image via the NYC Dept of Records & Information Services.

Things were changing in the neighborhood and within the congregation.  Following World War II the motion picture industry drew celebrities to the West Coast.  And the neighborhood generally declined.  The 16th Precinct police stationhouse, just steps away, was demolished in 1972 and the station moved to a new building on West 54th Street.  Within weeks, on October 9, the shul was broken into and $500 worth of silver breastplates, used to adorn the Torah, were stolen.  (The items were later discovered in a pawnshop.)

On November 18, 1978, Leslie Maitland, writing in The New York Times, began an article saying,

Edward G. Robinson conducted services.  Toots Shor, Tony Martin and Red Buttons came to pray.  And when the rabbi had trouble gathering a minyan of 10 Jewish men at the Actors' Temple, the old 16th Precinct station a few doors down on 47th Street could be counted on to provide it.

But times have changed.

Edward G. Robinson is dead.  Red Buttons lives in California.  The police station has been torn down.  The police officers who visit now do not come to pray.

Those police officers were, instead, were coming to investigate vandalism.  Teens threw rocks through the windows, spray painted swastikas on the walls, and "shout[ed] obscenities at its leaders," according to Maitland.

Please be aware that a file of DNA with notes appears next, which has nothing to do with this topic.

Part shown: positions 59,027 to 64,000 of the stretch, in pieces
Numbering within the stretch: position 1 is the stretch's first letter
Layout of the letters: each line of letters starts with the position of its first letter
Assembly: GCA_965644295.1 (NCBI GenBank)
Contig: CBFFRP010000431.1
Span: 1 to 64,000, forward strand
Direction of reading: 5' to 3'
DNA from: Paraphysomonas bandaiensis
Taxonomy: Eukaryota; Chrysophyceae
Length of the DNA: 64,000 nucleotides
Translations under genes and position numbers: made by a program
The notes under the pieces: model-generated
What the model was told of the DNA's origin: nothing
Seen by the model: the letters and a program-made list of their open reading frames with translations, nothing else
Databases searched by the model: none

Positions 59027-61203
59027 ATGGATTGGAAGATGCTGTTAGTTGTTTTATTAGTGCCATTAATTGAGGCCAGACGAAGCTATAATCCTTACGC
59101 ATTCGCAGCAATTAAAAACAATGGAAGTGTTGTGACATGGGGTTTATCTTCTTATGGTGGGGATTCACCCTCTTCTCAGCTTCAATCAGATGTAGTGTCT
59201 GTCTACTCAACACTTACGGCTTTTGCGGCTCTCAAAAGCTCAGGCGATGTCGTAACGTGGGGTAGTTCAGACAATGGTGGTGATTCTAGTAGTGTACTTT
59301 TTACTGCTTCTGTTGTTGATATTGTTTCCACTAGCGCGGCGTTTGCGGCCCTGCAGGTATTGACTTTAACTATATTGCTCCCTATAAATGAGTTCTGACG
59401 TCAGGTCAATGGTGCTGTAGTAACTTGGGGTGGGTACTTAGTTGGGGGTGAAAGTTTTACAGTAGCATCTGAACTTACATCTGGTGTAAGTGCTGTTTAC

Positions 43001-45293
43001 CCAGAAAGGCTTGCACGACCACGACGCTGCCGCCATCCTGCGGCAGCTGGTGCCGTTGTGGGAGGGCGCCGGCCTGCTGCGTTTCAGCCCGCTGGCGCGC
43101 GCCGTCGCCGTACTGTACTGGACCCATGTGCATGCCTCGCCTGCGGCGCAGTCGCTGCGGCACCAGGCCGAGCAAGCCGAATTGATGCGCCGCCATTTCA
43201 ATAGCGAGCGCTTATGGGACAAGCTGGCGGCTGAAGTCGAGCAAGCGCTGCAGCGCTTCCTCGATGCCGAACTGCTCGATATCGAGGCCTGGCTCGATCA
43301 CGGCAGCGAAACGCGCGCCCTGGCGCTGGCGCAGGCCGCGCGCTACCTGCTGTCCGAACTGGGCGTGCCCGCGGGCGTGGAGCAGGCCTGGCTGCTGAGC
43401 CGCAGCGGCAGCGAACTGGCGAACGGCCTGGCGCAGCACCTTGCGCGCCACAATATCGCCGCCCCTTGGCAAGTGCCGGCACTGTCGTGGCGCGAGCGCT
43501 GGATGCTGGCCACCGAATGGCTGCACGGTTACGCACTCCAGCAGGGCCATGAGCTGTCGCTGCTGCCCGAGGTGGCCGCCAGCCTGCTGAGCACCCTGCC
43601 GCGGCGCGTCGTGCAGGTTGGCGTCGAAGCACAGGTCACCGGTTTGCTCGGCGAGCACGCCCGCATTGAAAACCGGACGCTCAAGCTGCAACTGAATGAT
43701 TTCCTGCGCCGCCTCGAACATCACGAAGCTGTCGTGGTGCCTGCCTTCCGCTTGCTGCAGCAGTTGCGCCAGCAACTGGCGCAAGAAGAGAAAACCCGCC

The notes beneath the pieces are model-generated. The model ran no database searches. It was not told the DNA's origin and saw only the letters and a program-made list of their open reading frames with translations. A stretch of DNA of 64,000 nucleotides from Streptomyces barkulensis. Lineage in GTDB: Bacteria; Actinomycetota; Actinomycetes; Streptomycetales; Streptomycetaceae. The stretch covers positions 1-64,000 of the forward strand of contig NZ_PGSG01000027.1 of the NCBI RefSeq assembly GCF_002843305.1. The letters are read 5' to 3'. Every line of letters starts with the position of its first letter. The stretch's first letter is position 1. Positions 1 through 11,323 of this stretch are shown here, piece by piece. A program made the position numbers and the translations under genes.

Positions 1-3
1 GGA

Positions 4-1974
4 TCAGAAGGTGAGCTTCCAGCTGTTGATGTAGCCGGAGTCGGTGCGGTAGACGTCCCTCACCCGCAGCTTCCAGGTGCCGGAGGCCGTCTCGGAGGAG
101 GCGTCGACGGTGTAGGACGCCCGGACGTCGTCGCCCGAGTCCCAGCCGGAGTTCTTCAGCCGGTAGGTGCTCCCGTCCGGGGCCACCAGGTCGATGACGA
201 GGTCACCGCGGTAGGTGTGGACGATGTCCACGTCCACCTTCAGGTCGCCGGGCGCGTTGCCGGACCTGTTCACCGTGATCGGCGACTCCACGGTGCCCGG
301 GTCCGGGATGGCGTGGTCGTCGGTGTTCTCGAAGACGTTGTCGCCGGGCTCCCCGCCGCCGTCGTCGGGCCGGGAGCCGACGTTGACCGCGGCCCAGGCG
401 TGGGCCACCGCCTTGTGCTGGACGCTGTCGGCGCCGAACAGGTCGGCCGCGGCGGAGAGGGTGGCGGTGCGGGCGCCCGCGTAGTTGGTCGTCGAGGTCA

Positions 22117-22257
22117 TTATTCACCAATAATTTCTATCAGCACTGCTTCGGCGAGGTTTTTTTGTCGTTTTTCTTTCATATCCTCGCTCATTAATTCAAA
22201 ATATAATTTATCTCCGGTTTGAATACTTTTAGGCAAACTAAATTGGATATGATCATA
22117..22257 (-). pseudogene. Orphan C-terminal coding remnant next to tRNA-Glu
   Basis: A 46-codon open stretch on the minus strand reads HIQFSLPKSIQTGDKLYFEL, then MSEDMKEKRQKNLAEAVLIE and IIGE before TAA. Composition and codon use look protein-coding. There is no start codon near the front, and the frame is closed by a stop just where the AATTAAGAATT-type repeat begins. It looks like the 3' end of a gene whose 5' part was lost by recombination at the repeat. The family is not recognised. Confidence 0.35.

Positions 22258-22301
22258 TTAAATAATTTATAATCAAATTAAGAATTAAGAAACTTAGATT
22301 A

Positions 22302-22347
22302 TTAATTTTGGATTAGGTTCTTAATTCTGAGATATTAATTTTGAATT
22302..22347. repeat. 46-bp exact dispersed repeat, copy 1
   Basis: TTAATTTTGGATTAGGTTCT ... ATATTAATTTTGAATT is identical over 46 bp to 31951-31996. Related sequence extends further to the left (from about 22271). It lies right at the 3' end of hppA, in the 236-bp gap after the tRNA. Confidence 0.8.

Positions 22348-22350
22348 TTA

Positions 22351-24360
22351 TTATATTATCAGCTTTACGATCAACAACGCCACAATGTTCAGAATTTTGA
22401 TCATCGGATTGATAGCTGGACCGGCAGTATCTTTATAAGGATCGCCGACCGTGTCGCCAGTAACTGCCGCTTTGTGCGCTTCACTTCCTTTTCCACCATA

Label Malamud had been cantor here for three decades.  Pointing to the school next door to the synagogue, he asked Maitland, "You think they go to school with pencils?  These days they carry knives.  They could make me a head shorter than I already am.  Frankly, I am afraid."  A month before the article, the synagogue's outdoor Succoth decorations had been destroyed.

In response, the congregation had installed a $2,000 burglar alarm system and covered the stained glass windows with plywood--among them memorial windows to Joe E. Lewis, Sophie Tucker and theatrical agent Joe Glaser.

On November 29, 2006, Campbell Robertson of The New York Times wrote, "Recently--say, oh, during the last half-century--this temple, with a declining membership and a vanishing budget, has not been doing so well."  In a desperate attempt to buoy its finances, the members of Congregation Ezrath Israel had decided to offer its auditorium as an Off Broadway venue.  The first play, The Big Voice: God or Merman?, opened on November 30, 2006.

It had not been an easy decision.  Congregation members discussed--and fought--it for more than a year.  Member Rich Schussel explained, "There was, first of all, the fundamental question of whether it was appropriate to open an active temple to show business.  And then the practical matters: if a show has a big, immovable set, what do you do for Friday and Saturday services?"

Vice president of the board, Mike Libien, said, "Not everyone was happy about it."  But, given the financial situation, "we really had no choice."

Nearly two decades later, the unlikely bedfellows continue to coexist as Congregation Ezrath Israel and the Actors' Temple Theater.

photograph by the author has no authorization to reuse the content of this blog

No comments:

Post a Comment